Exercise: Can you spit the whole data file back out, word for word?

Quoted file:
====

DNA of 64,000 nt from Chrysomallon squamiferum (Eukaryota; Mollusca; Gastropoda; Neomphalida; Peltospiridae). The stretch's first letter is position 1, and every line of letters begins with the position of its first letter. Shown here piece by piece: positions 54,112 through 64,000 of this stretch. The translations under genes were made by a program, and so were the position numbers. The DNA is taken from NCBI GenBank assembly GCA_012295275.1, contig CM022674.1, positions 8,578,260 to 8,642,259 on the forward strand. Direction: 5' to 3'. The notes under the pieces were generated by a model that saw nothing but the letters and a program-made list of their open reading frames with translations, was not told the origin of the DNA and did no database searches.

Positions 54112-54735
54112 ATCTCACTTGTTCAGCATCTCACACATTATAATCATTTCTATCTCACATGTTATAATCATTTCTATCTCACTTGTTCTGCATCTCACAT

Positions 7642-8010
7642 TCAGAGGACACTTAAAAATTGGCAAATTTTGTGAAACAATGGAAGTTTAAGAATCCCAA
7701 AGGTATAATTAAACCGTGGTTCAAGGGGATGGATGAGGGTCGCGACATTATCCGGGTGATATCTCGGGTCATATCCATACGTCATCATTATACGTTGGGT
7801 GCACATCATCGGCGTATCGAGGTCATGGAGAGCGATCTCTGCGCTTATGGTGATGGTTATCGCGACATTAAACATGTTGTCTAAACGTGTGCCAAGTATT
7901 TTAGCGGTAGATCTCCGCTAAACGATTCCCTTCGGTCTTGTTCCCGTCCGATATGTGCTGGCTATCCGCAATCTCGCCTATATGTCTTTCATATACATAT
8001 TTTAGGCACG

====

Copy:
DNA of 64,000 nt from Chrysomallon squamiferum (Eukaryota; Mollusca; Gastropoda; Neomphalida; Peltospiridae). The stretch's first letter is position 1, and every line of letters begins with the position of its first letter. Shown here piece by piece: positions 54,112 through 64,000 of this stretch. The translations under genes were made by a program, and so were the position numbers. The DNA is taken from NCBI GenBank assembly GCA_012295275.1, contig CM022674.1, positions 8,578,260 to 8,642,259 on the forward strand. Direction: 5' to 3'. The notes under the pieces were generated by a model that saw nothing but the letters and a program-made list of their open reading frames with translations, was not told the origin of the DNA and did no database searches.

Positions 54112-54735
54112 ATCTCACTTGTTCAGCATCTCACACATTATAATCATTTCTATCTCACATGTTATAATCATTTCTATCTCACTTGTTCTGCATCTCACAT

Positions 7642-8010
7642 TCAGAGGACACTTAAAAATTGGCAAATTTTGTGAAACAATGGAAGTTTAAGAATCCCAA
7701 AGGTATAATTAAACCGTGGTTCAAGGGGATGGATGAGGGTCGCGACATTATCCGGGTGATATCTCGGGTCATATCCATACGTCATCATTATACGTTGGGT
7801 GCACATCATCGGCGTATCGAGGTCATGGAGAGCGATCTCTGCGCTTATGGTGATGGTTATCGCGACATTAAACATGTTGTCTAAACGTGTGCCAAGTATT
7901 TTAGCGGTAGATCTCCGCTAAACGATTCCCTTCGGTCTTGTTCCCGTCCGATATGTGCTGGCTATCCGCAATCTCGCCTATATGTCTTTCATATACATAT
8001 TTTAGGCACG